There’s just something about a perfectly ripe peach. It bears no resemblance to the variety that comes from the grocery store with mealy texture and bland flavor. In fact, a peach at the peak of its season is not unlike my most beloved fruit, the tomato. At their best, they are luscious and sweet with juice to spare. I think that you get the point. I love a great peach.
So, when peach season comes to New England, I go immediately to the local pick your own orchard. I start dreaming up peach desserts before I’ve even left the driveway of 1840 Farm. What to make first? Pie is the easy answer followed closely by preserves.
So, after I had brought home a delicious batch of peaches I immediately made a peach raspberry pie using some of the raspberries from our year’s harvest. It was delicious. Then, by request of Mr. 1840 Farm, I made a peach pie with a cinnamon crumble topping. Delicious again.
Over the weekend, I made over 10 pints of peach raspberry preserves knowing full well that they would be just the mood lifter I’d need once winter had been keeping us indoors for several straight months. I tasted the warm preserves and found that I was three for three when it came to peach concoctions. I felt triumphant. I knew that the peach season of 2011 would be remembered for fantastic fruit and the resulting delicious pies and preserves. There are certainly worse ways for a summer to be remembered.
As the preserves cooled in their jars and the lids began to pop, I realized that I had a dilemma. What was I going to do with the remaining peaches that were still sitting on my kitchen counter? I peeled and sliced a few pounds to be frozen in case we felt inspired to make a peach pie later this fall. Even after all of my baking, canning, and freezing, there were seven ripe peaches staring up at me.
While I was contemplating the best way to utilize these peaches, my son saved the day. He reminded me that he had requested a batch of peach ice cream. Finally, I had a way to use up our freshly picked peaches. Unfortunately, I didn’t have a recipe for peach ice cream.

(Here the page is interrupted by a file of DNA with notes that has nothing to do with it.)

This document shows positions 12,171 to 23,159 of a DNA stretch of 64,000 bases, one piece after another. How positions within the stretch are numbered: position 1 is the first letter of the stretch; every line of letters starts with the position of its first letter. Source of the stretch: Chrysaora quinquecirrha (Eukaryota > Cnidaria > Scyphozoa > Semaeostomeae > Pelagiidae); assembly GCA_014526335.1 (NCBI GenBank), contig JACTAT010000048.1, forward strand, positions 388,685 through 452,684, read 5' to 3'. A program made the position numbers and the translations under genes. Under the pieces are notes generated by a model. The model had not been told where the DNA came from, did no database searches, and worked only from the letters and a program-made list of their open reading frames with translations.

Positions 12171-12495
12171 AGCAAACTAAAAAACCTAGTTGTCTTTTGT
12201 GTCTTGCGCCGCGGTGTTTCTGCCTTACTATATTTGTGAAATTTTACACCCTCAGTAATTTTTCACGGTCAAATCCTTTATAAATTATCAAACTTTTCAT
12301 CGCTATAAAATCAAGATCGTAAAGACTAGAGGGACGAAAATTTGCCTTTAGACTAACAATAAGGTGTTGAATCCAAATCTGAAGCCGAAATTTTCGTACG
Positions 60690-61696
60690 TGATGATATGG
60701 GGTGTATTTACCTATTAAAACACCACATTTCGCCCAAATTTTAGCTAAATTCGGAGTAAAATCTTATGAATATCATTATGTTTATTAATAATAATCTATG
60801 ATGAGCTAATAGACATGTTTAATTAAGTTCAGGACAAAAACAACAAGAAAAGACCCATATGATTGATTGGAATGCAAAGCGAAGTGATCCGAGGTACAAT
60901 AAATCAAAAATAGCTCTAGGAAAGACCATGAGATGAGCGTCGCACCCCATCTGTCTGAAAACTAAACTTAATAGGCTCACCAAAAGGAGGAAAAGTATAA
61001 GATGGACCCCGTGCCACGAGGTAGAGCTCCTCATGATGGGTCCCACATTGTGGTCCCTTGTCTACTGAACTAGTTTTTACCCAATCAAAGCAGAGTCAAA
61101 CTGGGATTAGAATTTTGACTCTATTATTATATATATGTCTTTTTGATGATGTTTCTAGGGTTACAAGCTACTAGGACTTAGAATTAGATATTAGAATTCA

We’ve made quite a collection of homemade ice creams this summer at 1840 Farm. We’ve had vanilla bean, mint chocolate chip, honey vanilla, caramelized banana, and chocolate chocolate chip. Now I had to take my experience with these flavors and create a recipe for peach ice cream that would please my five-year old. It’s a good thing that I enjoy a challenge.
I studied my existing recipes and took a stab in the dark as to how much honey would be enough to accentuate the peach flavor without covering it up. I hoped that this recipe would deliver a smooth, creamy base with a rich peach flavor and a hint of honey. It didn’t disappoint. As I sat in our kitchen enjoying the first scoop, I knew that there was only one problem with this delicious concoction. I was going to have to hurry back to the orchard and pick more peaches before peach season was over.
Honeyed Peach Ice Cream
1 1/2 pounds peaches
1/4 cup (84 grams) honey
1 Tablespoon vanilla extract
Honey Ice Cream Base
1 cup (8 ounces) whole milk
1 cup (8 ounces) heavy cream
2 Tablespoons (42 grams) honey
3 large egg yolks
1 Tablespoon (21 grams) honey
Peel and pit half of the peaches. Chop the peaches and place them in a medium saucepan with 1/4 cup of honey. Bring to a simmer over medium heat. Reduce the heat to low and cover. Cook approximately 5 to 7 minutes, stirring occasionally. When peaches are softened, remove from heat and allow to cool uncovered. When the peach mixture has cooled, place it in a blender and puree until smooth. Add vanilla and blend to combine.
Combine milk, cream, and 2 Tablespoons of honey in a saucepan. Warm over medium heat until bubbles begin to form on the surface. Meanwhile, whisk egg yolks in a small bowl. Temper the egg yolks by adding 1/4 cup of the warm cream mixture and whisking to combine thoroughly. Gradually add the tempered egg yolk mixture to the pan and whisk to combine. Cook over medium heat, stirring constantly, until the mixture coats the back of a spoon. Remove the pan from heat and place mixture in the blender with the peach puree. Puree until smooth, taking care to vent the blender and cover with a kitchen towel to prevent the hot mixture from erupting. Pour the mixture into a bowl and chill at least 4 hours or overnight.
After the base has cooled, process it in your ice cream freezer according to the manufacturer’s directions. As the ice cream is processed, peel and pit the remaining peaches. Finely dice the peaches and gradually add them to the base as it reaches the final stage of processing. Remove the completed ice cream from the machine and place it in a freezer safe container. Drizzle 1 Tablespoon of honey over the frozen mixture and stir gently to incorporate. Freeze until firm.
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